• They buy cars by taking out auto loans in your name.
  • They give your name to the police during an arrest. If they're released from police custody, but don't show up for their court date, an arrest warrant is issued for you.

Identity theft is a serious crime. People whose identities have been stolen can spend months or yearsand thousands of dollarscleaning up the mess the thieves have made of their good name and credit record. In the meantime, victims may lose job opportunities, be refused loans for education, housing, cars or even be arrested for crimes they did not commit. Humiliation, anger, and frustration are common feelings victims experience as they navigate the arduous process of reclaiming their identity.

What can you do to safeguard your identity?

  • Order a copy of your credit report from each of the three major credit bureaus once a year. By checking your report on a regular basis you can catch mistakes and fraud before they wreak havoc on your personal finances.
  • Don't give out personal information on the phone, through the mail or over the internet unless you've initiated the contact or are sure you know who you're dealing with. Identity thieves may pose as representatives of banks, internet service providers, and even government agencies to get you to reveal your SSN, mother's maiden name, account numbers and other identifying information.
  • Guard your mail and trash from theft.

    Deposit outgoing mail in post office collection boxes or at your local post office, rather than in an unsecured mailbox. If you're planning to be away from home and can't pick up your mail, call the U.S. Postal Service to request a vacation hold.

    To thwart an identity thief who may pick through your trash or recycling bins to capture your personal information, tear or shred your charge receipts, copies of credit applications, insurance forms, physician statements, checks and bank statements, expired charge cards that you're discarding and credit offers you get in the mail.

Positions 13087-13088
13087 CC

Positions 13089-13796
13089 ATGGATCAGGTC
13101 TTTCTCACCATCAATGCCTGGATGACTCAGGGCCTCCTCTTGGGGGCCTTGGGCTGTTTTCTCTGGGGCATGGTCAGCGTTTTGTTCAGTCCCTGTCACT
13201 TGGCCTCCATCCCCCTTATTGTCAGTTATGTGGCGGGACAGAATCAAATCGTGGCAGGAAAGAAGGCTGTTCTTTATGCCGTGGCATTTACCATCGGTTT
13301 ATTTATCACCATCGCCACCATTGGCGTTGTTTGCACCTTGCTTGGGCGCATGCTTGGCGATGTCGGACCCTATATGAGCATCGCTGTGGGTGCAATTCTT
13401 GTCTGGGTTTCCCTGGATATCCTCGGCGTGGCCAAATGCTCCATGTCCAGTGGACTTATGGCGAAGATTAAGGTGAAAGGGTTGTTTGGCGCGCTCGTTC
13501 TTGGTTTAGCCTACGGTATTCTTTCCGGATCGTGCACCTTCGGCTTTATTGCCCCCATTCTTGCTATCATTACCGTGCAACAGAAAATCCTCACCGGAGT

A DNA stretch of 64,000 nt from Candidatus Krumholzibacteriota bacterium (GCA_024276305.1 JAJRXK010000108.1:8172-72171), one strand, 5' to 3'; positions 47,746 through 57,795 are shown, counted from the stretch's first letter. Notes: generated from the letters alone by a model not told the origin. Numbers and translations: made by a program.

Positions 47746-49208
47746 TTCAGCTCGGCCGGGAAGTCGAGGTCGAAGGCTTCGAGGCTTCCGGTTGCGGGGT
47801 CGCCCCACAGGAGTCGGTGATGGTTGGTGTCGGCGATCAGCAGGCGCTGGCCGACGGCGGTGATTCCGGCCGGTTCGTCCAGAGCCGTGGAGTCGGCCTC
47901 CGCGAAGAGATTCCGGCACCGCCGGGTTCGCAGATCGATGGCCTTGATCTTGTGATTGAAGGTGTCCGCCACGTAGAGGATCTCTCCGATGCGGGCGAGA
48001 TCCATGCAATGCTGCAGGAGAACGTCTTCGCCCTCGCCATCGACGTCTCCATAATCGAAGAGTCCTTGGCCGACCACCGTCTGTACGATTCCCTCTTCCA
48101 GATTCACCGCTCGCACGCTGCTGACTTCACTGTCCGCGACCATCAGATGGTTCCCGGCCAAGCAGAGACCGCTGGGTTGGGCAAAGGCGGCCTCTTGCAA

• Don't carry your SSN card with you; leave it in a secure place.
  • Give your SSN only when absolutely necessary. Ask to use other types of identifiers when possible. If your state uses your SSN as your driver's license numbers, ask to substitute another number.
  • Carry only the identification information and the number of credit and debit cards that you'll actually need.
  • Pay attention to your billing cycles. Follow up with creditors if your bills don't arrive on time. A missing credit card bill could mean an identity thief has taken over your account and changed your billing address to cover his tracks.
  • Be wary of promotional scams. Identity thieves may use phony offers to get you to give them your personal information.
  • Keep your purse or wallet in a safe place at all times, especially while at work.
  • Change up what you have always done:

    Don't put your full name on your personal checks; instead of being Jane Smith use J.Smith. This keeps them from knowing your first name if your checks should fall in the wrong hands, but it also safeguards that they do not know if you are male or female, so they may think twice before they decide to go further and be an intruder in your home.

    Instead of writing the full credit card number on your checks when you pay your bills, only write the last four numbers. The credit card company knows the rest.

    Don't put your driver's license number on your check.

    Don't put your home phone number on your check.

    Don't sign your credit cards. Write on the back, please ask for identification.

    If possible use a P.O. Box as your address to keep your home address private.

What to do if you suspect identity theft

If you believe you have become a victim of Identity Theft or that your information has been stolen or compromised, immediately do the following:

  • Cancel your credit cards.
  • File a police report in the jurisdiction where the wallet, cards, etc. were stolen. You will need this information to prove to your credit providers that you were diligent, and it is a first step toward an investigation.
  • Call the three national credit reporting organizations to place a Fraud Alert on your name and Social Security Number. This is the one step that many people fail to follow. This one step can prevent a fraudulent application for credit in your name. This alert means any company that checks knows that your information was stolen and that they must contact you by phone to authorize new credit.
  • The following numbers need to be kept in a safe place along with your personal records, in the event you ever need them:

    Equifax: 1-800-525-6285
    Experian (formerly TRW): 1-888-397-3742
    Trans Union: 1-800-680-7289
    Social Security Administration (fraud line): 1-800-269-0271
    Local Law Enforcement Agency (otherwise in the jurisdiction where the crime is committed).

Conclusions

Identity Theft can happen to anyone, but if each of us does our part, this type of crime can be controlled. With terrorism being on the rise and our country being so diverse, each of us needs to help by thinking about what personal information we put at risk each day and doing our part to help control this type of crime.

If we all do our part and help to control Identity Theft then, our name will be everything and our home will truly be our castle.

Source: Association Times